Or concatenating if you will, but I don’t always remember that word which is probably why the solution didn’t come to me at once when I ran into the problem.
Concatenation is taking two or more values and chaining them, often with a delimiter. Like the first and last name of a person, or a zip code and the name of the area.
This demo data set is made up by looking at a persons grades in different classes they have taken. So if we want to show that information for all persons we would typically show it in a table like this.
Now what if we didn’t care to much about the grades for now, and wanted to show which classes a person had taken. We could of course just remove the Grade column and keep the table, but what if we only want to have one row per person? My gut feeling was playing with the matrix in Power BI, but that only shows the first value since this is a text column so it’s not what I am after at all.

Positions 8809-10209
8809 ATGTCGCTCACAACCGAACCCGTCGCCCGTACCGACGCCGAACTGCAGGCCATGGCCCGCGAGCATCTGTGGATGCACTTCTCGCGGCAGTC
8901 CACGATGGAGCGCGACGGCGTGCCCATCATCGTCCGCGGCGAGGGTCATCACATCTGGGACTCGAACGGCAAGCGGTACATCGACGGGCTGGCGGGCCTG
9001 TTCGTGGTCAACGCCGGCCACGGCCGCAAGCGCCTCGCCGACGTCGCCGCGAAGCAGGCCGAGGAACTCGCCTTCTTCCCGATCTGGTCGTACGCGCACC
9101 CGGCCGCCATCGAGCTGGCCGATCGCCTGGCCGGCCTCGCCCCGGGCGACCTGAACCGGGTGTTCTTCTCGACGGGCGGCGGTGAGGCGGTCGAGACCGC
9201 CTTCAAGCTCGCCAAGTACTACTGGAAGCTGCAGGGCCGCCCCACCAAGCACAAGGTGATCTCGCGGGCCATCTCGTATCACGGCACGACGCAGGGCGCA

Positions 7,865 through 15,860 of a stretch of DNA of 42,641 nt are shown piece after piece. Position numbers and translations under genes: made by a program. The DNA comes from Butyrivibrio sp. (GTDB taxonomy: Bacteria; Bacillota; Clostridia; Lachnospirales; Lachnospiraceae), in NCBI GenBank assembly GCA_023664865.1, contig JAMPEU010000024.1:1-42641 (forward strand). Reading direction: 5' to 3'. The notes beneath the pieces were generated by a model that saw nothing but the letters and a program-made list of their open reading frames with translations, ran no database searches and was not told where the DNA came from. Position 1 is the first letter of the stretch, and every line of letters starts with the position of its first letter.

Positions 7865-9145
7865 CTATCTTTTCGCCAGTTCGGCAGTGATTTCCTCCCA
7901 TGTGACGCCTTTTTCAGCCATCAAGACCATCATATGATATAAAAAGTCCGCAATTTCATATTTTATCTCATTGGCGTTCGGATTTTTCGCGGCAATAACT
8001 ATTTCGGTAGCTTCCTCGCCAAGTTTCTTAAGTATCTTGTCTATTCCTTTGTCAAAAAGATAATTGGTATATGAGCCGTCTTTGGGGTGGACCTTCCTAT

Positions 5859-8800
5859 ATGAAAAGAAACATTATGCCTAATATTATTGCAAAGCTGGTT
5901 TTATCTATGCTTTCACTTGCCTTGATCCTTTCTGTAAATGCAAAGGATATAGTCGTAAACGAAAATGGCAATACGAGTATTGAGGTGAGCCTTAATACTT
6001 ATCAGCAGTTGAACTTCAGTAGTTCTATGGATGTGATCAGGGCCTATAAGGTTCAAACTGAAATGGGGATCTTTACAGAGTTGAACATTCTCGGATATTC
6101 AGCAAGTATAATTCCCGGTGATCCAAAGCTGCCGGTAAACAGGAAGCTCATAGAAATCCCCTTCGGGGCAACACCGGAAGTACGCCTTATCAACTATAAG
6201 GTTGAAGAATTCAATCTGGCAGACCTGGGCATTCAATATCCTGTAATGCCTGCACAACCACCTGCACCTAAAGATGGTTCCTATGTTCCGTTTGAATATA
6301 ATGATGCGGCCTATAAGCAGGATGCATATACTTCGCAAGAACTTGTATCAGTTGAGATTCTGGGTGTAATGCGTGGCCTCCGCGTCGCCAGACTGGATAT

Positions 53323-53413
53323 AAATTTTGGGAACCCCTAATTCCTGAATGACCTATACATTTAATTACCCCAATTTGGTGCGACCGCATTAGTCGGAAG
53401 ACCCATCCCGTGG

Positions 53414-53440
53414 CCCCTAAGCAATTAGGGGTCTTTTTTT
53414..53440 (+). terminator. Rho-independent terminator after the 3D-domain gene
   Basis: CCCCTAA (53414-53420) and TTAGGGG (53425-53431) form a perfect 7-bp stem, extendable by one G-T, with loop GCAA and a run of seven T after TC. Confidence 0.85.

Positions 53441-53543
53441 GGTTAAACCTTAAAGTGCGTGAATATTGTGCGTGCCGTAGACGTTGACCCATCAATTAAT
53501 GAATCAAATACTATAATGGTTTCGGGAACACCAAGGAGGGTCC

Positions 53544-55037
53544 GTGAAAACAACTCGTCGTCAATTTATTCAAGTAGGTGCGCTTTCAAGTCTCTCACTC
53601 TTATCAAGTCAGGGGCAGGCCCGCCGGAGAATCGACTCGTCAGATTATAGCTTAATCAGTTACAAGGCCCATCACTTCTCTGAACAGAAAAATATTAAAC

The answer? Concatenation in a measure. Very often concatenation is done between two columns, but here I need it done on rows so the CONCATENATEX function is what we want. First I made this measure
Classes non distinct = CONCATENATEX(Example,Example[Class],”, “)
which gave this result
Looks ok, but the total row has duplicates in it and if we had grades for several years we would have it on each person as well if they had taken the same class several times and I only want the distinct values. Luckily we can then use the VALUES function to only get distinct values in a column so the measure now looks like this.
Classes = CONCATENATEX(VALUES(Example[Class]),Example[Class],”, “)
Which gives this result
Perfect! This can now be filtered and used like any other measure.